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Taking Good Care Of Our Earth

By Edited Nov 13, 2013 1 0

Yellow dandelion growing in the grass(109796)

A Guide to Sustainable Agriculture

Taking good care of our Earth is about respecting and preserving the land so that it remains a natural and life-enhancing environment for all that live in and above it. Since healthy soils create healthy life, there cannot be much chance or hope of sustained living or abundance of crops, trees, animals or human beings, without it. “No species whether human or otherwise can be any healthier than the soil from which their food is derived.” (Coleby, p. 39)

Plowed ground

Sustainable Soil Management

When considering sustainable management of the soil, it is often in relation to the organic production of animals and crops, home gardening and permaculture courses. Biodynamic methods are becoming a greater known part of this system, and promote a higher awareness of how the land can be cared for and managed in a meaningful and ‘in tune’ way.

By sustainably managing the Earth, we have the fore-knowledge that by taking care of what we have now, it will be there for us in the future. “Soil and water are limited natural resources. Their conservation is as important an issue as the improvement of soil fertility.” (Plaster, p. x)

The soil is a vital factor in the generation of all life. “Before we really use soil properly, we must be fully aware of its importance.” (Plaster, p. 1) Soils provide anchorage for the roots of many crops and trees, as well as a living space for insects, bacteria, fungi, earthworms and nematodes. They are also a medium that nourishes numerous plants and grasses with the transference of nutrients, moisture and gases.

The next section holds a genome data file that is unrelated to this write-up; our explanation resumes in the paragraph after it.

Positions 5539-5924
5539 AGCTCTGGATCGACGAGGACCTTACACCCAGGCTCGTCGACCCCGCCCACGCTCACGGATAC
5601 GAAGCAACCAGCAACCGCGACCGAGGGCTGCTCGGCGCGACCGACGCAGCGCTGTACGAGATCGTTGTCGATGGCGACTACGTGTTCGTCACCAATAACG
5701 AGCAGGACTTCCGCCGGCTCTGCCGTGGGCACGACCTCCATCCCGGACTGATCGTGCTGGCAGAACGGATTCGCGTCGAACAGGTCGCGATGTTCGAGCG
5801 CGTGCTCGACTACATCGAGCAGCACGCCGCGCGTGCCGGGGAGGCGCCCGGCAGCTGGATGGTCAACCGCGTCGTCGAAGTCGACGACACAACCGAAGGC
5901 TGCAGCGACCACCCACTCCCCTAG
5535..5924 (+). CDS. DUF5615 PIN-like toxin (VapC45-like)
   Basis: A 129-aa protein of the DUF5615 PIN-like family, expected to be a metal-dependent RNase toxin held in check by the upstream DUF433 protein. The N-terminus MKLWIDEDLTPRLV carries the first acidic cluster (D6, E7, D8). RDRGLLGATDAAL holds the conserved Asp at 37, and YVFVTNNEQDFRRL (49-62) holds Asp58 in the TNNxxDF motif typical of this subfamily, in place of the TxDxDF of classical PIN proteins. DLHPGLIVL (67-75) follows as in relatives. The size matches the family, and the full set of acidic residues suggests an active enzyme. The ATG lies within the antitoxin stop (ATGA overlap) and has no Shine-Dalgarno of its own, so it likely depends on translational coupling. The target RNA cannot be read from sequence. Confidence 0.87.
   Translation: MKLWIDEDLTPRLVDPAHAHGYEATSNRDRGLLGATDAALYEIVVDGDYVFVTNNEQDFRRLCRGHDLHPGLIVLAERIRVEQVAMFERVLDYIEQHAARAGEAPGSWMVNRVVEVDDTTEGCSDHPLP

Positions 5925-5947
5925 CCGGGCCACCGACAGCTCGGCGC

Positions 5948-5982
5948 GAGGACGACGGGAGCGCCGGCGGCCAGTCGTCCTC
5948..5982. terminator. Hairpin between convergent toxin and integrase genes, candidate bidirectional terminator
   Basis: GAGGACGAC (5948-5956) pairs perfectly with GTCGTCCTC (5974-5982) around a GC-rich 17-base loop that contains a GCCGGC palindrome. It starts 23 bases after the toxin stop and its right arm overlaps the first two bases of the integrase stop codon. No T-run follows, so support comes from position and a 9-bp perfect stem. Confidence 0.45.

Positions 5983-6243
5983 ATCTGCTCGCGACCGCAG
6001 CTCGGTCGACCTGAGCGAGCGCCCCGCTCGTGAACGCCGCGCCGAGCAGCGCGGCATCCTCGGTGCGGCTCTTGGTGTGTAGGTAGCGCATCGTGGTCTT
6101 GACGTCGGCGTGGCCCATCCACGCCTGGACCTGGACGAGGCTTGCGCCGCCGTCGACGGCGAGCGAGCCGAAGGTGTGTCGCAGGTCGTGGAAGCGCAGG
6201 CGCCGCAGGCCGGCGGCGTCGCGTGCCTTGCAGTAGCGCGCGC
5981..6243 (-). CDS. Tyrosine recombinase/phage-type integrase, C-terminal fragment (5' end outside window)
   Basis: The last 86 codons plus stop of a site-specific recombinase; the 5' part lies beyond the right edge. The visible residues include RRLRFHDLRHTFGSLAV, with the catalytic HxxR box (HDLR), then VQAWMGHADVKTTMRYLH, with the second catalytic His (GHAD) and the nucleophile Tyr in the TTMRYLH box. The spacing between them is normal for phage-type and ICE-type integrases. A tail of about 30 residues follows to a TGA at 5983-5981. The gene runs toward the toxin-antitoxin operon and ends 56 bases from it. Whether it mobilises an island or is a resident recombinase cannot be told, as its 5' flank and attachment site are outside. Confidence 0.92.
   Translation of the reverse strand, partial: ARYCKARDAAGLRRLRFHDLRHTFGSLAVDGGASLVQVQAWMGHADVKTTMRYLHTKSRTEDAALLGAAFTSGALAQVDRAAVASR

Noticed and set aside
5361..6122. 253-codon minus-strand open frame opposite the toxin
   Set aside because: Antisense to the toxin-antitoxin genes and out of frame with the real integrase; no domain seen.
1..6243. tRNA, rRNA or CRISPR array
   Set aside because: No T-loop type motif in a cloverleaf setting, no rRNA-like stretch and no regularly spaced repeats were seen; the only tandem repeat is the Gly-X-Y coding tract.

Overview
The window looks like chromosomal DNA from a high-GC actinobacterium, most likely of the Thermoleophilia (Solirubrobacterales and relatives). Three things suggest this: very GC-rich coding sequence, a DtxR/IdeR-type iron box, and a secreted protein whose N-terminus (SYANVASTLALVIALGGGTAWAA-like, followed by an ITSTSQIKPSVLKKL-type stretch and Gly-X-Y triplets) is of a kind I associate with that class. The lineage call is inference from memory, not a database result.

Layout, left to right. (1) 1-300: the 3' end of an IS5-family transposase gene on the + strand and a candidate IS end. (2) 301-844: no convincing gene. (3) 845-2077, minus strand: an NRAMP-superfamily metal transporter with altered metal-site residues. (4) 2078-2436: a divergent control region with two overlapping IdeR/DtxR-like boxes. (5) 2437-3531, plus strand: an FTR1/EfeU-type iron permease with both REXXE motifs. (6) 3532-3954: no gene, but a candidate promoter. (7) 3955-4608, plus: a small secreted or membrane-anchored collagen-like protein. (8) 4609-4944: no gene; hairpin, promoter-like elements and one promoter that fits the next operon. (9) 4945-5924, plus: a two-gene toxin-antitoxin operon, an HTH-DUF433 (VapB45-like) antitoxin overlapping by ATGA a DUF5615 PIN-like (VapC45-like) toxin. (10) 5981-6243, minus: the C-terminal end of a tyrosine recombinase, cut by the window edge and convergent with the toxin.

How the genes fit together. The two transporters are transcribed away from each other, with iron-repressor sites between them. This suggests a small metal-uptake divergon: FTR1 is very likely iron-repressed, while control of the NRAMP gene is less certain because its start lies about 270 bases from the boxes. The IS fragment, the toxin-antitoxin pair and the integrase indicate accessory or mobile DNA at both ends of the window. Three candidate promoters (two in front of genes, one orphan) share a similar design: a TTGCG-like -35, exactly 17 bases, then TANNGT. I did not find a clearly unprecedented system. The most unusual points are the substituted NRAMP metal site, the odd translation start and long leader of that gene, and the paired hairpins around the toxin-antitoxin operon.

“Sustainable agricultural systems are based on ecological soil management practices that replenish and maintain soil fertility by providing optimum conditions for soil biological activity . . . sustainable agricultural systems are modeled on natural ecosystems in which diversity, complexity and recycling of energy and nutrients are essential.” (Smillie & Gershuny, p. 6)

Young field crops

Fertilizing the Soil Naturally

Instead of applying costly chemical fertilizers by machinery, soil fertility is established in a gradual and affirmative manner. Humus content is one indication of soil health, and its dark, decayed matter is known to improve the structure and moisture-holding capacities of soils.

Humus acts like a sponge, and its particles hold water so roots can absorb it . . . it improves aeration and water movement (drainage), as well as making the soil less dense, which improves root growth.” (Zimmer, p. 47) It also naturally supplies nutrients to plants and when in sufficient quantities, it ensures good plant growth.

Adding fresh organic matter, such as animal manures and green crops, is a method of naturally increasing fertility in a sustainable way. Green crops include plants such as oats, rye and buckwheat, and these are usually incorporated into top soils through tillage.

As ‘living mulches’, they help to fix nitrogen in the ground (eg legumes such as clover) and add to the humus content of the soil. They also provide a source of food for earthworms and other benefits, including preventing weed growth. “A growing green manure crop can also act as a cover crop, protecting the soil from erosion as well as smothering weeds.” (Zimmer, p. 256)

View inside a compost tumbler

Using Mulches and Compost